I got to quite thoroughly test out the M9 on a recent trip to Japan. For me, the M9 hardly needed any adapting to on my side as everything is quite simple and straightforward having used the other Leica M cameras for many years. I used it mainly with a 35mm Summilux lens which is my favorite lens with my film M6. I just randomly picked a few shots from the trip for this post. You can’t tell the quality of a camera or lens from looking at these downsized images but I’ve started to print a few of these images at 21×14″ in size and the details captured are just wonderful. This trip to Japan was quite relaxed for me and I think it shows in the kind of images I ended up taking.
Shirakawago. A UNESCO World Heritage Site. (M9, 35mm Summilux, ISO 160)
Hakone Tozan Railway. (M9, 35mm Summilux, ISO 160)
Higashi Chaya Geisha District in Kanazawa. (M9, 35mm Summilux, ISO 160)
Higashi Chaya Geisha District in Kanazawa. (M9, 35mm Summilux, ISO 160)
Nagamachi Samurai District in Kanazawa. (M9, 35mm Summilux, ISO 640)
Takayama. (M9, 35mm Summilux,ISO 640)
Garden View No. 1, Kanazawa. (M9, 35mm Summilux, ISO 200)
Garden View No. 2, Kanazawa. (M9, 35mm Summilux, ISO 800)
Tree Roots Details, Kenrokuen Garden, Kanazawa. (M9, 50mm pre-asph Summilux, ISO 160)
First Fall, Kanazawa. (M9, 35mm Summilux, ISO 160)
Misty Ropeway, Hakone. (M9, 35mm Summilux, ISO 160)
Misty Lake Ashinoko, Hakone. (M8, 75mm Summilux, ISO 160)
Hakone Shrine Torii Gate at a very misty Lake Ashinoko, Hakone. (M8, 75mm Summilux, ISO 320)
Hakone Shrine, Hakone. (M9, 35mm Summilux, ISO 400)
Hakone Shrine Torii Gate, Hakone. (M9, 35mm Summilux, ISO 160, 32 second exposure)
Shorenji Shrine Torii Gate, Takayama. (M9, 35mm Summilux, ISO 160)
For Leica Film Camera Users: I think any film Leica M user who skipped the M8 would not have any problems adapting to the M9 in terms of usage and quality of the files generated. The bigger learning curve will come from the area of digital workflow/digital post processing. If the investment of the M9 is too much at the moment or you are not sure about this whole digital thing, my advice would be to go buy a second hand M8 or M8.2 which are now flooding the 2nd hand market. At least you can get a taste of using a digital rangefinder and start learning how to post process images, etc.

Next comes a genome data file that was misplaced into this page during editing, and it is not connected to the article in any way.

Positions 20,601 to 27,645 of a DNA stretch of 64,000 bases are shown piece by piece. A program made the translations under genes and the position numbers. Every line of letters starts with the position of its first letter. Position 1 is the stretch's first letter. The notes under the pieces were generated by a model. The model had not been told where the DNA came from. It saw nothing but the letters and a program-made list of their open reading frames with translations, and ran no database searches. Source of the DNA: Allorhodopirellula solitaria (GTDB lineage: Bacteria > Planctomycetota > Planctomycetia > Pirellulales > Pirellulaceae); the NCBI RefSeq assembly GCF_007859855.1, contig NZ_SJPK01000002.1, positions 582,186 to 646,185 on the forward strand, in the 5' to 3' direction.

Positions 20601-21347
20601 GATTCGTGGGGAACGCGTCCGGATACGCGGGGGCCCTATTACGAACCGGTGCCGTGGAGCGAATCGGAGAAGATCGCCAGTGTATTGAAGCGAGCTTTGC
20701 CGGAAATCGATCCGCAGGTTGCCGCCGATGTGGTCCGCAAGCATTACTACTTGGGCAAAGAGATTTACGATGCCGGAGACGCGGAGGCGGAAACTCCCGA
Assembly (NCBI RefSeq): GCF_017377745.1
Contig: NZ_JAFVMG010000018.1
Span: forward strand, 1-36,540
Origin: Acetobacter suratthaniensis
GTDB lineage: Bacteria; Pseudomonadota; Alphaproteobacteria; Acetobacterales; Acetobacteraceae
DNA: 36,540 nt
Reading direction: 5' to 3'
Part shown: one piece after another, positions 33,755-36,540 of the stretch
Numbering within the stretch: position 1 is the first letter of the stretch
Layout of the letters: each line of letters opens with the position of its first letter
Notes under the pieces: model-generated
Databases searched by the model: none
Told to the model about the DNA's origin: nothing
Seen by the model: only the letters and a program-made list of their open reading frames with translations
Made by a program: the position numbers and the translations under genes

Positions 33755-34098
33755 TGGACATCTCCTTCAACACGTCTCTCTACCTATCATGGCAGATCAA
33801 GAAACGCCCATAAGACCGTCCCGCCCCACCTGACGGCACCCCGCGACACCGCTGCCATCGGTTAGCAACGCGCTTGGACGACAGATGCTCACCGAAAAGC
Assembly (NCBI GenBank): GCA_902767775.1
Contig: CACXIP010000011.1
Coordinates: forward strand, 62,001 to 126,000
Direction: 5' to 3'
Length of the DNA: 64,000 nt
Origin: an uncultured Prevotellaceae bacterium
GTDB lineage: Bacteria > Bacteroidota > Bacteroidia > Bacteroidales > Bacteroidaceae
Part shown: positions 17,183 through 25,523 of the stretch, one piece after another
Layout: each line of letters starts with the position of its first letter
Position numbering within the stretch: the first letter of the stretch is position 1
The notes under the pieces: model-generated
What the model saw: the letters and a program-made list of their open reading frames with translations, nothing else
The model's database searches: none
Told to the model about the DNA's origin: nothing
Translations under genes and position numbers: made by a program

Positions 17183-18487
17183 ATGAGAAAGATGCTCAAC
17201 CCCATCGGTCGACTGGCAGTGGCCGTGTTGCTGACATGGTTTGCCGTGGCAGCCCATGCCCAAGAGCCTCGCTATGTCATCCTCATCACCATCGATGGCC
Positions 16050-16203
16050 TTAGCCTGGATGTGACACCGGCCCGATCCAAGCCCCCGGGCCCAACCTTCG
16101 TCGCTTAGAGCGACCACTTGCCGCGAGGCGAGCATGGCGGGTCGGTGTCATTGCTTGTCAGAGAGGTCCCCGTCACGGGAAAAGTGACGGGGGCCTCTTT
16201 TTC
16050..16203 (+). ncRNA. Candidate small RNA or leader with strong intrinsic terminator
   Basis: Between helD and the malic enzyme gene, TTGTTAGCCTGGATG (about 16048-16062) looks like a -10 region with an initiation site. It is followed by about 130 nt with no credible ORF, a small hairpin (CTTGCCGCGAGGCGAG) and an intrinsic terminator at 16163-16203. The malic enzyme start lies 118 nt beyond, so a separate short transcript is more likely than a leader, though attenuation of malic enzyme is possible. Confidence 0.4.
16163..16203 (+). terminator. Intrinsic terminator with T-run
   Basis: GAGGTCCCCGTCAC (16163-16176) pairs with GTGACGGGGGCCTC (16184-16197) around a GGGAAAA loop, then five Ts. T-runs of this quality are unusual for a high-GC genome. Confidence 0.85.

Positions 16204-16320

For Leica M8/M8.2 Camera Users: M8/M8.2 users will also not have any problems adapting and they should have an advantage having already become accustomed to digital and all it entails. For owners of the M8/M8.2, if you have the $ and don’t need to sell your camera to fund the purchase of the M9, the M8/M8.2 can still nicely complement the M9 by providing the longer reach when needed (e.g. 75mm will give you a field of view of about 100mm on the M8). The M8/M8.2 makes a good backup camera.
The M9 is the digital rangefinder camera that the M8 should have been. Like most newly released cameras, I think the M9 is still a bit buggy (I encountered 1 or 2 problems with images stuck in the buffer and not being written onto the memory card and a few camera lockups when reviewing images at 100%). Either that or I just happened to get an M9 with problems. The problems are not really deal breakers for me but I do hope that Leica fixes them ASAP in their next firmware update. The camera is really expensive but if you enjoy photography with a rangefinder camera, in the long run I doubt you will regret the purchase. I think the main thing that will cause people to regret the purchase of an M9 would be if they have problems learning the whole digital workflow/post processing bit and get frustrated. It is worth taking the time and effort to learn this area properly. Learn how to get good prints and print out your photos. It would be such a shame to just leave them on your computer!